Self-condemnation, hiding, denying, etc. … Why do Christians, let alone non-Christians, go to that place? Because we do not yet know God, trust him enough to wait in hope on him. He’s not a big enough God for us.
Now, did you catch where the psalm says hope is found, it says, “in his word I hope” (Psa 130:5). In his Word!
I want you to see something. The beginning of the Gospel of John opens with these words: “In the beginning was the Word, and the Word was with God, and the Word was God. … And the Word became flesh and dwelt among us, and we have seen his glory, glory as of the only Son from the Father, full of grace and truth” (John 1:1, 14).
What that is saying is that the Jesus the Son of God is the eternal Word of God. In other words, Hope is a person!
Remember the parable of the prodigal son? Do you know“prodigal” means? It means “wastefully extravagant”? The youngest son got his inheritance and like a dolt blew it on wastefully extravagant living. But the young son isn’t the focus of the parable. The father is. And it’s the father who is the prodigal. It’s the father who is wastefully extravagant in the way he pours out his love on his wayward son.
Our God is the prodigal Father. He’s holy, yes, but he loves extravagantly, giving his Son as an atonement for us (John 3:16). Therefore, we’ve been redeemed at a great cost.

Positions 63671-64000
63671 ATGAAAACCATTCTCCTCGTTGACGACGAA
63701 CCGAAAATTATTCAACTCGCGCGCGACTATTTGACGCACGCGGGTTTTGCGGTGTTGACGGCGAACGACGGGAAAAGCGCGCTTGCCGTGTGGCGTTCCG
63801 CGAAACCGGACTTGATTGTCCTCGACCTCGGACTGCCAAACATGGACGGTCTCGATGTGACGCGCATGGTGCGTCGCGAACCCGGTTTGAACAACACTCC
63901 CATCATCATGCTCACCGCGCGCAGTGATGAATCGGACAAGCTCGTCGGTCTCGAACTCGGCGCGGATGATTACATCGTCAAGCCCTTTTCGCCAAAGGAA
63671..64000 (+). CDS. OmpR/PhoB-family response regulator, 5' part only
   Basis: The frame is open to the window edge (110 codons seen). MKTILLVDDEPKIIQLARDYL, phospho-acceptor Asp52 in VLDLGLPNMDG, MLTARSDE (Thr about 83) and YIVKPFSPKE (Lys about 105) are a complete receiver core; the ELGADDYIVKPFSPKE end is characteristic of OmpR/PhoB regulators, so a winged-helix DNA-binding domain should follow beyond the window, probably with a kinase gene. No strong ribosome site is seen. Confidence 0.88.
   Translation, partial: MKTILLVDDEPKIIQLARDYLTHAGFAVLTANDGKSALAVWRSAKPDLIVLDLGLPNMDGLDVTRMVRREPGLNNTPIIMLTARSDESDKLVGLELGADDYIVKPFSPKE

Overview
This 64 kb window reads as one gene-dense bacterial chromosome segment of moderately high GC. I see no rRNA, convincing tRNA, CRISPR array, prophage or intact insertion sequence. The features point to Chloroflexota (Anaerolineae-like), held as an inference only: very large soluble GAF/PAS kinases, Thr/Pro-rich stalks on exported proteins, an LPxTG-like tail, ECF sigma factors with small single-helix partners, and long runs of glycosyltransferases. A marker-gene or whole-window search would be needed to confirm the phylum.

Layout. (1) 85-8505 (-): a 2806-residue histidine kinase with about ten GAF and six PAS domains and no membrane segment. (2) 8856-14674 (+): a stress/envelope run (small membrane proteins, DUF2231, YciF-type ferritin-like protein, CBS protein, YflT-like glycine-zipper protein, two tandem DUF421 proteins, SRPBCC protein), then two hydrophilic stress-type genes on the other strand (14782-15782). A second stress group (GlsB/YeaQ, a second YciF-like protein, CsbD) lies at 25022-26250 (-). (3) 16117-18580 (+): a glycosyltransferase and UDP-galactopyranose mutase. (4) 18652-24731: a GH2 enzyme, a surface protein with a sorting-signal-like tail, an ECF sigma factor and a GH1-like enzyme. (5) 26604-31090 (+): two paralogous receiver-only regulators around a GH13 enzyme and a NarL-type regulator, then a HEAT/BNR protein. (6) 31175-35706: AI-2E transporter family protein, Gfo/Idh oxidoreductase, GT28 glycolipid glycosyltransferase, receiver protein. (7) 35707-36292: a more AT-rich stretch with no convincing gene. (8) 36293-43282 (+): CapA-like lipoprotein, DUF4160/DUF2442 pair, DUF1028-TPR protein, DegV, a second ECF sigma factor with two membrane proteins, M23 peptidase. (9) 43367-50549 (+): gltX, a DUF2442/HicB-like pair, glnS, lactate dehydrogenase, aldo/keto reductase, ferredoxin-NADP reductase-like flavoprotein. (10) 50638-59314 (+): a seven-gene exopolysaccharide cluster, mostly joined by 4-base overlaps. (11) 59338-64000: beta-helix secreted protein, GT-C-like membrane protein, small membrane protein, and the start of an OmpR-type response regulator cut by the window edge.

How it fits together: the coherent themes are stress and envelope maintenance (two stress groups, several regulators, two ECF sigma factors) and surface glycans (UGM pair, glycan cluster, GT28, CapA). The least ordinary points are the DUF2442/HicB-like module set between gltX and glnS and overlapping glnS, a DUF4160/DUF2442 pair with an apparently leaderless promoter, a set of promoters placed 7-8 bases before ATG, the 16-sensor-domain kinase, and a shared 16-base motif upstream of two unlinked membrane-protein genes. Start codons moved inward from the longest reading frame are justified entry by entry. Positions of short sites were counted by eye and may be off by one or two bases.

Now, look at the last stanza in Psalm 130.
Israel, put your hope in the Lord,
for with the Lord is unfailing love
and with him is full redemption.
He himself will redeem Israel
from all their sins. (Psa 130:7–8).
Why can we hope? Because there’s steadfast love, mercy. The word in Hebrew is actually ḥesed, which is a untranslatable. The best translation of ḥesed I’ve ever come across is this: “When the One from whom I have the right to expect nothing gives me everything.” That’s loving-kidness, that’s steadfast love, that a reason for hope! When that’s true, we can wait on the Lord because he’s a big God.
There is no need to minimize, excuse, justify, or deny our sin. And we don’t need to make new and clever commitments to try harder—trying harder never changed anyone’s heart anyway. All of those solutions only illustrate that your God is too small.
We need only to do one thing: To simply realize how great the ḥesed of God is. Which means we need only do nothing! To put it differently, we need to realize how big Jesus is. Realizing this in ever deeper ways is what the Christian journey is all about.